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How would this help increase blood circulation?

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  • $\begingroup$ Do you have a citation for this claim? $\endgroup$ – MattDMo Sep 20 '15 at 18:30
  • $\begingroup$ "As physical activity increases, the veins undergo vasoconstriction, driving more blood back to the heart and increasing circulation." –biosbcc.net/doohan/sample/htm/vessels.htm $\endgroup$ – the real deal Sep 20 '15 at 18:39
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I believe that the answer is in the same cited source (BioSBCC).

Veins are considered a blood reservoir and undergo constriction to mobilize blood.

[...] the veins act somewhat like a blood reservoir, containing 60% of the total blood volume at rest. [...] When the body needs to mobilize more blood for physical activity, the sympathetic nervous system induces vasoconstriction of veins.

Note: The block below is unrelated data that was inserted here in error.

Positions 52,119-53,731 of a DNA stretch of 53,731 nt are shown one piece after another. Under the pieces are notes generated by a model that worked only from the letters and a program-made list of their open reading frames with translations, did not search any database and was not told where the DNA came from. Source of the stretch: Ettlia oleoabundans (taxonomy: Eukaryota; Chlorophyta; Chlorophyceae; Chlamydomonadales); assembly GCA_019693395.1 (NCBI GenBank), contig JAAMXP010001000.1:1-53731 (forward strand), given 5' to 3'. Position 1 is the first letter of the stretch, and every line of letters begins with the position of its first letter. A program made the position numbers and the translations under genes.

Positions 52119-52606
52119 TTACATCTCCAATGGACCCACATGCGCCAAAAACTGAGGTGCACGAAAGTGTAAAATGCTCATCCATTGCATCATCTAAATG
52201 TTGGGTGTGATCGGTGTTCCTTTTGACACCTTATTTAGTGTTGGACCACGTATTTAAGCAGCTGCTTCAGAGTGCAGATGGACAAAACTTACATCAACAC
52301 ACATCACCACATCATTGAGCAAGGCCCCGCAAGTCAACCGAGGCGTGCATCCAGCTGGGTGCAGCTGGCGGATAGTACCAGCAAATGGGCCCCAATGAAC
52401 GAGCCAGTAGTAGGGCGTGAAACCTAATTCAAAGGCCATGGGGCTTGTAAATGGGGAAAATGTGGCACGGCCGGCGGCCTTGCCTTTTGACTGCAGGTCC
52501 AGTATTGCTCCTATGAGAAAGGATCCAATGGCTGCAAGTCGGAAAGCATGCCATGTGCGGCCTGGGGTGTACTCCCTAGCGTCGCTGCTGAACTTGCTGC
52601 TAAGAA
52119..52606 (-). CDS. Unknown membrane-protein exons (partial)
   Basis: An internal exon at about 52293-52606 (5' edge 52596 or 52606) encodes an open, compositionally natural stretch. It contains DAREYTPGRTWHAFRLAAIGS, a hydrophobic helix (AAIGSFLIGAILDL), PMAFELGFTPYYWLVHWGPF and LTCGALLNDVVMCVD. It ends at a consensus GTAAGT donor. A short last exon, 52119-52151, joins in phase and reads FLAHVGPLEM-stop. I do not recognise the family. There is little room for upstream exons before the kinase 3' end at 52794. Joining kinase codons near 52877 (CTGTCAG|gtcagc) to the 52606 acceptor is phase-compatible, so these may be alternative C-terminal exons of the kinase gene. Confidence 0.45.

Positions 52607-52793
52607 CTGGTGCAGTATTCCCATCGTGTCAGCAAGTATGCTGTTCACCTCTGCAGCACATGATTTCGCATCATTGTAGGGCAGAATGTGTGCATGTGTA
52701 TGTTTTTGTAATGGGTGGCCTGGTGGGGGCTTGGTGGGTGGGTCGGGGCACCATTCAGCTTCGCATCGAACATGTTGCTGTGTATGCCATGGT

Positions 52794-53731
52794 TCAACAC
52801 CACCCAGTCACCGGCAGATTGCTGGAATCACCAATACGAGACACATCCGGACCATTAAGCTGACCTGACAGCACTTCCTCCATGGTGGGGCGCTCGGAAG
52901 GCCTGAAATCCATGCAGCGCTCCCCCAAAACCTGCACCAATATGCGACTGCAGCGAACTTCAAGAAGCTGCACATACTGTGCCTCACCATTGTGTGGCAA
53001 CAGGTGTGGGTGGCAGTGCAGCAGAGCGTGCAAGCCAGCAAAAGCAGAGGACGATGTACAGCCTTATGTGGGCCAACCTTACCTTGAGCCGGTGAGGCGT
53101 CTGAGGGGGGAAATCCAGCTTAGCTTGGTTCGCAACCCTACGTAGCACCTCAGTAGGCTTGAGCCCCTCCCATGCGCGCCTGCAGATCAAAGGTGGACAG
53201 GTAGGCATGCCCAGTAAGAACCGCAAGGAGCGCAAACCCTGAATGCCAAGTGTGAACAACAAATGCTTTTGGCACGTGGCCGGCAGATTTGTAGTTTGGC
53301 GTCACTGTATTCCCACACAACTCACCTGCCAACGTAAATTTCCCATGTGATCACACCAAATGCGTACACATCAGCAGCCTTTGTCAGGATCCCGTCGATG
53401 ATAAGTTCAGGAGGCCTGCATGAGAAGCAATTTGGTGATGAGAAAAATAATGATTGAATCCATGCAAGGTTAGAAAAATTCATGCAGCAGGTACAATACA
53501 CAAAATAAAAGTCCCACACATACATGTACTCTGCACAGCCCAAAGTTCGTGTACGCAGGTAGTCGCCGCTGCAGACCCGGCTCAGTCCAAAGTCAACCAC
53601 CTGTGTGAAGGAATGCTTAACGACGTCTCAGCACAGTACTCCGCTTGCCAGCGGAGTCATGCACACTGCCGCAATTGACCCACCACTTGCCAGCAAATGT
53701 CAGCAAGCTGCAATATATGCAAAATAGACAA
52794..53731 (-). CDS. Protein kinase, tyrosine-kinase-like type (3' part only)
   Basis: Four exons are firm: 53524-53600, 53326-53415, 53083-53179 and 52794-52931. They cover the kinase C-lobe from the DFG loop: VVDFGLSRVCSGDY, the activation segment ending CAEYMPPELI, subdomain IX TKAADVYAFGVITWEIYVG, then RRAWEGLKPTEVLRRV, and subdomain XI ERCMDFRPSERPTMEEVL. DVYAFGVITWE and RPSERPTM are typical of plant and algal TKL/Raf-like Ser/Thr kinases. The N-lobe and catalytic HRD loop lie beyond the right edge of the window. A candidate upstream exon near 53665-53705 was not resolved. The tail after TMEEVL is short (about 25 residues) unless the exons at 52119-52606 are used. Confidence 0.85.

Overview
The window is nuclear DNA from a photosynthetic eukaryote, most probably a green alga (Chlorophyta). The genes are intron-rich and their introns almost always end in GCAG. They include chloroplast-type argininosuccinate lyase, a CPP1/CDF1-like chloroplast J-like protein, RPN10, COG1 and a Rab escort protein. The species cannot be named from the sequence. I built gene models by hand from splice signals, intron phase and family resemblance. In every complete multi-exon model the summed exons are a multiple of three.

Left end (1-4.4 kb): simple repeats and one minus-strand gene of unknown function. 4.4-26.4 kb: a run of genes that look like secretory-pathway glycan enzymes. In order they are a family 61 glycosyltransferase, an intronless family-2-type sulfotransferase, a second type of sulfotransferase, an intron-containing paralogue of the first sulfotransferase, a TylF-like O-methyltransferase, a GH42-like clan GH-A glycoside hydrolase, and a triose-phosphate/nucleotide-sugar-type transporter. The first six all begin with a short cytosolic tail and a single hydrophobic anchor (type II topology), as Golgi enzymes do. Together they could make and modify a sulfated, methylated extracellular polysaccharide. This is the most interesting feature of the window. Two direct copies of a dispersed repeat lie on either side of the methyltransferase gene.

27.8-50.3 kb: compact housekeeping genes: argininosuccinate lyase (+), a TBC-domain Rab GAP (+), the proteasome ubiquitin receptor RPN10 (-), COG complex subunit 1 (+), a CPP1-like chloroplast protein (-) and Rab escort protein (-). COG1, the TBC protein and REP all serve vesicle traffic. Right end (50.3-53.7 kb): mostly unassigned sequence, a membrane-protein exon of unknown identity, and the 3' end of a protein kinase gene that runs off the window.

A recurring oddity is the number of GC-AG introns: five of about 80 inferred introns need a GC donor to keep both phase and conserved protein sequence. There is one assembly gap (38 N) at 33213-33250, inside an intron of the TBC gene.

The result is an increase in circulating blood volume. This changes cardiac output and arterial blood pressure (CV Physiology: Blood Volume).

I also recommend reading on Biology.SE: Where does extra blood come from to fill your muscles during exercise?

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There does not need to be a change in circulating blood volume during exercise; the role of vasoconstriction is more subtle than that.

Vasoconstriction increases the stiffness of venous vessels leading back to the heart. This makes them act more like stiff tubes than elastic reservoirs. As a result, any extra blood pumped by the heart is more likely to return to the heart rather than to be stored in the venous vasculature. The importance of regulating venous return in concert with cardiac function has been appreciated at least since the work of Guyton and colleagues in the 1950s.

In exercise the effective muscle pump arising from the combination of muscle contraction and valves in the veins preventing backflow is also important; both the muscle pump and venoconstriction promote venous return to the heart.

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